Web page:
Inspired by Pope Francis’ vision of “a poor church, for the poor”, Church Action on Poverty is exploring how churches can do more to stand in solidarity with people in poverty. We’ve invited many prominent Christians to share their thoughts on this. Their reflections will appear here, and in a new publication to be released soon. Today: Revd Raj Bharath Patta, a liberation theologian studying for a PhD at the University of Manchester.
Unemployment continues to be a huge concern globally, and in the UK it was reported in April 2016 that about 1.7 million people are unemployed due to various factors, resulting in growing poverty.
Why people are not employed is a question that comes to the fore time and again.
The parable of the labourers in the vineyard as found in Matthew 20: 1–16 tells of the land-owner who hires workers at six in the morning, at nine in the morning, at noon, at three in the afternoon, and at five in the evening. Those that were strongly built, who were well experienced and had a very promising CV, were employed in the very first round of interviews. Those that were less qualified, but who had some other strengths, were later employed at the next hour; those that had even lesser qualifications, but probably had some other skills like communication and so on, were later employed by the employer to work in his vineyard. In verse 6 we see the studious land-owner goes into the marketplace even at five in the evening to see some people standing around to seek some work for the day. He then asks them, “Why are you standing here idle all day?” and in verse 7, they reply, “Because no one has hired us.”
Why is no one hiring these people? What could have been the reasons for their not being employed? Probably these people standing at 5 pm were not able to compete with the competitive world around, for those with higher class and society define merit and thereby determine the norms for merit, describing these ‘idle people’ as incapable of work. Probably these people who are still standing eagerly to be employed even at 5pm were people with disabilities and people who are mentally challenged, for no one wants to employ them because of their disabilities, for all those abled-bodies were preferred and given work in the earlier hours of the day. Probably these people still standing eagerly to be employed even at 5pm were women, branded by patriarchal society with gendered stereotypes and prejudices as incapable of working in hard jobs. Probably these people still standing eagerly to be employed even at 5pm were undocumented persons with no sufficient papers to work, for no one wants to employ them because of their asylum or refugee status or because they cannot communicate well in English. Probably these people still standing eagerly to be employed even at 5pm were people from ethnic minority communities, for they do not have the same nurture as the others have in their upbringing, and are denied chances of employment in many cases. The writer of the parable in verse 7 even brands these people standing at 5pm as “idle”, implying the rest of them who were employed earlier seem to be smart and meritorious. In such a context, the land-owner challenges tradition, and exercises equity and justice, by not only employing these people who are still standing at 5pm but also by giving equal wages to all of those that have started to work from the first hour till the last hour, even th0ugh it upsets those that came early.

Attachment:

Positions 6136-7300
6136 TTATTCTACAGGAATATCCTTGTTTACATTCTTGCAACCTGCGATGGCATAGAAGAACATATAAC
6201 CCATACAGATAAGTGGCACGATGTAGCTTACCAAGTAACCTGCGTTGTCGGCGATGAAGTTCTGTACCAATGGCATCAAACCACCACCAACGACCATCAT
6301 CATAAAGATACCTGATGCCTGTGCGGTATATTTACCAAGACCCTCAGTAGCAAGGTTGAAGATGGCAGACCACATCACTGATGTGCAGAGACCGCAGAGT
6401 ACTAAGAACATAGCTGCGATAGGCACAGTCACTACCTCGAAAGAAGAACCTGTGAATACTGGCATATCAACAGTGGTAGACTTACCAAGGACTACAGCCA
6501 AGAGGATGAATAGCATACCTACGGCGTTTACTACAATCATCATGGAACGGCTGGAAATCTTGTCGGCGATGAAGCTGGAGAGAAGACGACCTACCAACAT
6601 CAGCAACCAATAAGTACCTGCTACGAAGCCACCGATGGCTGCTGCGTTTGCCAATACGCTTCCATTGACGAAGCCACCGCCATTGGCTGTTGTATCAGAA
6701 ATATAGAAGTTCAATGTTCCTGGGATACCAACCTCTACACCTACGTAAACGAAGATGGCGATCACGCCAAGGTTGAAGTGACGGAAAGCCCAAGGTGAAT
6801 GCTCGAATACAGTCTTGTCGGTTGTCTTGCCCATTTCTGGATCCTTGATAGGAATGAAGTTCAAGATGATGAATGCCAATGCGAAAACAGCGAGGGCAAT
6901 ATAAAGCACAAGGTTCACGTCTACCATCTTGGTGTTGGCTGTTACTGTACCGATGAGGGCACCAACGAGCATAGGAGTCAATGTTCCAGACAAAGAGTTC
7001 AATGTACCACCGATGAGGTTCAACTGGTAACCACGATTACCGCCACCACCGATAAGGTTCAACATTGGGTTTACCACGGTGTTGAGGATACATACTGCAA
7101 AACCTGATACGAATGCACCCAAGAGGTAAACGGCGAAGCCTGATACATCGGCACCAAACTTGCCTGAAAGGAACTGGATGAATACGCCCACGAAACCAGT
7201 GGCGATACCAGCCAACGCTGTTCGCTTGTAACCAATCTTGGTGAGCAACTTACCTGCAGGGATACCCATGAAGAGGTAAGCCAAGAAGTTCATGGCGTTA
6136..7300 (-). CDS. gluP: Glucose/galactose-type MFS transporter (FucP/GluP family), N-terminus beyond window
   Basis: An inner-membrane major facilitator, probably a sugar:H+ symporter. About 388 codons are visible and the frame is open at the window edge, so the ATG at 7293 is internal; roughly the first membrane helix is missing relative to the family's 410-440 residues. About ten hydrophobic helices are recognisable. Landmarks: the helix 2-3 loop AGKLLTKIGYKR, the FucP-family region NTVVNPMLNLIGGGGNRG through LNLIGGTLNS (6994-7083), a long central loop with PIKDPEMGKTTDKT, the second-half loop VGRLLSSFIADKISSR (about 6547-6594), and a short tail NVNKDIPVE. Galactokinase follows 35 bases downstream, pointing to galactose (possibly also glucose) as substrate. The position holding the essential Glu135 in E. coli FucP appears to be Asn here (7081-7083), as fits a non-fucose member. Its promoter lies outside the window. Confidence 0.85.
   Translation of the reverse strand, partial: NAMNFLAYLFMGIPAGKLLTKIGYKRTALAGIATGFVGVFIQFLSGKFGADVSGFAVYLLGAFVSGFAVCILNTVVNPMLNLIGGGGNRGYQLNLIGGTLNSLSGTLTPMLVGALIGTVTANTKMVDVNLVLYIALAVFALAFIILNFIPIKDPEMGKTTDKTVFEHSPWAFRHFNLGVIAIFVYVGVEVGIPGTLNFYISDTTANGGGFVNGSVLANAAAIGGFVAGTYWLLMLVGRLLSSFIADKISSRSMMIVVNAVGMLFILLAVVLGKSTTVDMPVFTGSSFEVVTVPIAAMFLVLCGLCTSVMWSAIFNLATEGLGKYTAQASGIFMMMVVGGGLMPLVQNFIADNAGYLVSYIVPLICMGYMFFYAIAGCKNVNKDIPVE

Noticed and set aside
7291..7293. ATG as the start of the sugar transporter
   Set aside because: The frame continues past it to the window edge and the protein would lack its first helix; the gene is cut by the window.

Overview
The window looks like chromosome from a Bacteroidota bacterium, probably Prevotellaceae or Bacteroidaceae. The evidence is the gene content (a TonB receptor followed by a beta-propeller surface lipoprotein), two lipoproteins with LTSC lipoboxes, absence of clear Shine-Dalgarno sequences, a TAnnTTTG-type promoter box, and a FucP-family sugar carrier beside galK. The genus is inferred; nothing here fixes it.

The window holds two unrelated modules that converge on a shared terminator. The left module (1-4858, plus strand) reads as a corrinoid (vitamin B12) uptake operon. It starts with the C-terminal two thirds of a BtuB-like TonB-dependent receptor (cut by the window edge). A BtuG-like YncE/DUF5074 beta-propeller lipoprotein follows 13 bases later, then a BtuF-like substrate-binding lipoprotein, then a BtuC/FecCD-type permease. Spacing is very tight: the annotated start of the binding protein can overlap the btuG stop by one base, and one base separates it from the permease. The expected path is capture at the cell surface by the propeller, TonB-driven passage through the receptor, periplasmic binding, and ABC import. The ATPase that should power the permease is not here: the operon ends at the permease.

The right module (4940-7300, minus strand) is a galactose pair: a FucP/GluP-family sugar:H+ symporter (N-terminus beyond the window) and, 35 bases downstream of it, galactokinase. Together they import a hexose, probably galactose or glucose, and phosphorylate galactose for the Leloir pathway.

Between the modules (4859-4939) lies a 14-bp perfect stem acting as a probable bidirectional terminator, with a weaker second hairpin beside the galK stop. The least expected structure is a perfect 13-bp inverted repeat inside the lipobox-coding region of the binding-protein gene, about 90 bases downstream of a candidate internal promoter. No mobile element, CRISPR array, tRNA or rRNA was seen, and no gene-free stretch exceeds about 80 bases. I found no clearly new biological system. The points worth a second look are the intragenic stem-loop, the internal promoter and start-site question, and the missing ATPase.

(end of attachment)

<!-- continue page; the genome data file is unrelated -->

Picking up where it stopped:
Economic justice is ensured, based on equity and equality.
In our times today, where the mantra of globalisation is sheer profit without any importance for human worth, where forces like patriarchy, caste, class, war, race, violence, and fundamentalism rule as principalities and powers preferring those with so called capabilities and employing them at early hours, the parable calls us to stand alongside those that are still standing at 5pm, waiting to be employed and recognised. In the changing landscapes of the church and society, the calling for all of us is to shift our focus to those that are standing at 5pm eager to be employed, for no one hires them because of the stigma and discrimination they face. The call for us is to look and locate God among those that are waiting still at 5pm, and recognise the worth of life that has been equally granted by God to all.
Unless we shift our focus to those friends and communities on the margins and make them the epicentre of our mission, our faith may not have its savour and relevance.
We must therefore rise up to the occasion of affirming life in all its fullness among those that are being pushed to the margins by the forces of class, caste, gender, etc and strive to break down these cruel forces, for God stands among those that are still waiting at 5pm to be employed and to receive equal wages like others.
By locating the divine among the margins, we are challenged to address the needs of these people who are pushed into unemployment and poverty, for a Church with the poor is possible only by our becoming a church of the poor.